Grade 8 Social Studies
Two global superpowers battle for supremacy. Citizens of the world live in constant fear of nuclear war, and the “cold war” ultimately gets hashed out in battlefields not of the U.S.S.R. or the U.S.A., but in the countries that these superpowers hold influence over. Click “more” for details on our Cold War mini-unit.
World War, originally referred to as, “The Great War” or “the War to end all Wars,” is an interesting study for a number of reasons. World War one is the first major war of the 20th century. It brings in the widespread use of modern technological weapons such as the machine gun, the airplane, the tank and poison gas. In addition, it begins an era of international politics which pits the importance of both ethnic and linguistic divisions against the forces of nationalism, and empire. Many historians argue that the first world war represents a transition from the innocence of an earlier age, where war is viewed as heroic and courageous, to a more realistic perspective that tells the true nature of such a complex phenomena as war. The end result is a world not only with a dramatically re-drawn political map, but a new era of modern global conflicts. Click “more” to see details about this unit, or click on the graphic organizer(more…)
Our essential question for this mini-unit is: “How did the United States become the biggest “economic force in the world? We will learn some of the basic terms necessary for economic thinking and begin to discuss early American history through the lens of economics.
Notice anything new about the blog? From now on, updates will come organized according to the current unit that we are working on. As you know, our current unit is a survey of early U.S. History. From the early republic to the First World War, we will be summarizing the key themes and important events of the decades leading into the modern era.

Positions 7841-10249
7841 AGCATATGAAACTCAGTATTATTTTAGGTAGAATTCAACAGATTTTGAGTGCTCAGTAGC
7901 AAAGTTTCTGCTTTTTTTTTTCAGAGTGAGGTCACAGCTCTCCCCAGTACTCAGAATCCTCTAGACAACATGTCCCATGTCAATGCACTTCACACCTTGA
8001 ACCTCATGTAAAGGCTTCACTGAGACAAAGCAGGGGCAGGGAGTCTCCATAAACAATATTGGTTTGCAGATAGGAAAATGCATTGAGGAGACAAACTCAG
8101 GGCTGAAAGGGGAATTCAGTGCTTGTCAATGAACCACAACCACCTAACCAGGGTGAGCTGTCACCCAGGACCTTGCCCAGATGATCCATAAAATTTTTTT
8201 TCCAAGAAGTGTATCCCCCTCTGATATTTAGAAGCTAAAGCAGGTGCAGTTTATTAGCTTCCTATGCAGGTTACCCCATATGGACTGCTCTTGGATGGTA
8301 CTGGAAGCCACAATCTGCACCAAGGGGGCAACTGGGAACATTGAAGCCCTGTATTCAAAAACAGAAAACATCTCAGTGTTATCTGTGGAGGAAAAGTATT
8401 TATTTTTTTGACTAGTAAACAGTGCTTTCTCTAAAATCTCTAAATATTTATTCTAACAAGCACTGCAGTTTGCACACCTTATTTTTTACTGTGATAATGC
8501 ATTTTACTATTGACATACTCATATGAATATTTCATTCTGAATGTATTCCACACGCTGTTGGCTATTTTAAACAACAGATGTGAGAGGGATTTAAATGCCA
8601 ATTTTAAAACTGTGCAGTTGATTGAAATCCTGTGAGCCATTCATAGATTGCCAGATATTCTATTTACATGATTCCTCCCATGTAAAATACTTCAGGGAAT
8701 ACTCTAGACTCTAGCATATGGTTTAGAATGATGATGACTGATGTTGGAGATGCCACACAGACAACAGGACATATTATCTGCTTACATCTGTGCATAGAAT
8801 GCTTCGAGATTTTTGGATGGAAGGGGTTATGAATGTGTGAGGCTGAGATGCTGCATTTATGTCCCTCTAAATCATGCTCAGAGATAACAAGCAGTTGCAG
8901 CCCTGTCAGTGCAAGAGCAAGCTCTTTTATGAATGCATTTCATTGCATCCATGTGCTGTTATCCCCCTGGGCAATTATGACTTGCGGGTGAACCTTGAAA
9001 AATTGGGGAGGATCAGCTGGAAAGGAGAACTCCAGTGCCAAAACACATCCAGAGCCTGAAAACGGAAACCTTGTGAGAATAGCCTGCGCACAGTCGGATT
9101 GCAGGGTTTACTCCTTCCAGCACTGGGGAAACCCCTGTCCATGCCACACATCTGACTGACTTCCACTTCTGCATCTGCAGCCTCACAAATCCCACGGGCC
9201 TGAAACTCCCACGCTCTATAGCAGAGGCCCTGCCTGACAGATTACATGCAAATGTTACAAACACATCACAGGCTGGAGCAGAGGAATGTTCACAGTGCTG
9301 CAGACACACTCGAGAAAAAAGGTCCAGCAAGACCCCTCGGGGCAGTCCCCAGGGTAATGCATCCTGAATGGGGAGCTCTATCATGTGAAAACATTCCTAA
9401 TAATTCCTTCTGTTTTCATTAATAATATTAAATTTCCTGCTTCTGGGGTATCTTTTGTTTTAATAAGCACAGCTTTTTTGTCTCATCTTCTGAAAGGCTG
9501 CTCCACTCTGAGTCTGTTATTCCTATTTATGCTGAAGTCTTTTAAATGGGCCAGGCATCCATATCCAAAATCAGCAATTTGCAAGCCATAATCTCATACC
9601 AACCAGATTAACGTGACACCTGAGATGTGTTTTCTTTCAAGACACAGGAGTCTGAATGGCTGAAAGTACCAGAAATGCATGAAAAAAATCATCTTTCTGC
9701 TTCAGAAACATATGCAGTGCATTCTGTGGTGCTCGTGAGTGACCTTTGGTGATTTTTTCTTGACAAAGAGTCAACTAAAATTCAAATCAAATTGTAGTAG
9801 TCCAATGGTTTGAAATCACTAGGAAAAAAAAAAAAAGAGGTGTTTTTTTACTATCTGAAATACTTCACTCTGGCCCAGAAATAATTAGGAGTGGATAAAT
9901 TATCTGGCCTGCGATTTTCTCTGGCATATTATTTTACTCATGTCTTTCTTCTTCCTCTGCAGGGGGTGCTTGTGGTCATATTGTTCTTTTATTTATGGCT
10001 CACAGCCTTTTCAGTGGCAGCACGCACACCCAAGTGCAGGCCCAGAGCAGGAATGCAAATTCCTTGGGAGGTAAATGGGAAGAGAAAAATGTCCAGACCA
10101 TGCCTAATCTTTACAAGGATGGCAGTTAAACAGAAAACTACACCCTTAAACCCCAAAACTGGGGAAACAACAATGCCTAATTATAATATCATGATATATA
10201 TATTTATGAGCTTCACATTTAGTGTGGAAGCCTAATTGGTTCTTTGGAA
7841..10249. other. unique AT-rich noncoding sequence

This week we will talk about all of the parties that come together to commit acts of history. How do we “do history?” We continue to discuss the question, “how does perspective affect how history is written, studied and interpreted?” We then begin our review of the American revolution and get into our timeline review. Keep checking back as we approach our studies of America’s involvement in global conflicts, and make sure to visit frequently if you are looking for the daily resources we use in class.
Congratulations folks, your last year of NECAP testing has arrived! This will by no means be your last “Standardized test” ever, but it is the last year before we start to transition to the SBAC. One more round of NECAP (the science test is in the spring) and you are done! Click on more to see this week’s resources including our test taking tips, courtesy of Mr. Aquadro.
All time is relative to what we are measuring. If we talk about time in terms of just how long humans have been around, we are still only studying a small fraction of life on earth. If we talk about time in terms of how long Europeans have been in North America, our timeline shrinks dramatically. This week we will begin talking about the timelines that we created in class. The idea is that you will each teach the class a little bit about the time period that you researched. By the end of the week, we should start to get an understanding of sequence and scale in terms of the “early” history of our nation. Together we will work to fill in as many cracks as possible, and slowly but surely we will get an idea of some of the national and global events that set the stage for our study of global conflict.
The plan this week is to finish up our timeline project. It is due on Thursday, however Wednesday will be the final work day in class. You will need to compile your research resources as you gather information, because we will be making bibliographies in class using easybib.com.
How will we get the history background we need to begin discussing World War I? What big world events were happening during each presidency? Why do historians love timelines? This week, we begin the timeline project to find out! The plan is to finish off our “my maps” on google maps and begin the timeline project by mid-week. Your My Map is due on Wednesday. Remember that your shared map auto-updates so your grade will reflect whatever work is completed as of that day. Click here for a Grading Checklist to see how you will be assessed. Remember, as always, e-mail me, record a voice-mail(click on the right) me or see me after class if you have any questions. (more…)
This week, we move into the digital realm. We will check the accuracy of our “from memory maps,” using online satellite imagery and we will learn how to use the “create my map” function on google maps. See google’s custom maps tutorial here!